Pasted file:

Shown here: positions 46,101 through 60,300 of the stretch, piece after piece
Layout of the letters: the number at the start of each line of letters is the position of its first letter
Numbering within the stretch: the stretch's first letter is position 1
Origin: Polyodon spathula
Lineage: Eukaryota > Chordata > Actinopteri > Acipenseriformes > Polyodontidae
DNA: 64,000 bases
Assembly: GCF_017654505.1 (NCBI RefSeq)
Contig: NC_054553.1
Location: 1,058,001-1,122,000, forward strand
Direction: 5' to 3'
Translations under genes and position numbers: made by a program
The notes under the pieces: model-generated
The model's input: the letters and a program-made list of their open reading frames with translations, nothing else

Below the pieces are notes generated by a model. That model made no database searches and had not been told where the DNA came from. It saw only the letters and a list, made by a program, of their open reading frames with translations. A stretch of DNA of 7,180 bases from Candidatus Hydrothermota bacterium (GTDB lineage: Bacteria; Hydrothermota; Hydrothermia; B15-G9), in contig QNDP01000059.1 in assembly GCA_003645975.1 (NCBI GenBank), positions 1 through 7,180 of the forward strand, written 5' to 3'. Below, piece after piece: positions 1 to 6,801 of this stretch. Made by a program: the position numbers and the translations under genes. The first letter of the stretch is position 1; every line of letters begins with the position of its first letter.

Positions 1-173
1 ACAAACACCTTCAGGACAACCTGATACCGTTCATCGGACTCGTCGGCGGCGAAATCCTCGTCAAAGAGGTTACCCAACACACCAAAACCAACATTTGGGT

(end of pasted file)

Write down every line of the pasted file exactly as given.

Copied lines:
Shown here: positions 46,101 through 60,300 of the stretch, piece after piece
Layout of the letters: the number at the start of each line of letters is the position of its first letter
Numbering within the stretch: the stretch's first letter is position 1
Origin: Polyodon spathula
Lineage: Eukaryota > Chordata > Actinopteri > Acipenseriformes > Polyodontidae
DNA: 64,000 bases
Assembly: GCF_017654505.1 (NCBI RefSeq)
Contig: NC_054553.1
Location: 1,058,001-1,122,000, forward strand
Direction: 5' to 3'
Translations under genes and position numbers: made by a program
The notes under the pieces: model-generated
The model's input: the letters and a program-made list of their open reading frames with translations, nothing else

Below the pieces are notes generated by a model. That model made no database searches and had not been told where the DNA came from. It saw only the letters and a list, made by a program, of their open reading frames with translations. A stretch of DNA of 7,180 bases from Candidatus Hydrothermota bacterium (GTDB lineage: Bacteria; Hydrothermota; Hydrothermia; B15-G9), in contig QNDP01000059.1 in assembly GCA_003645975.1 (NCBI GenBank), positions 1 through 7,180 of the forward strand, written 5' to 3'. Below, piece after piece: positions 1 to 6,801 of this stretch. Made by a program: the position numbers and the translations under genes. The first letter of the stretch is position 1; every line of letters begins with the position of its first letter.

Positions 1-173
1 ACAAACACCTTCAGGACAACCTGATACCGTTCATCGGACTCGTCGGCGGCGAAATCCTCGTCAAAGAGGTTACCCAACACACCAAAACCAACATTTGGGT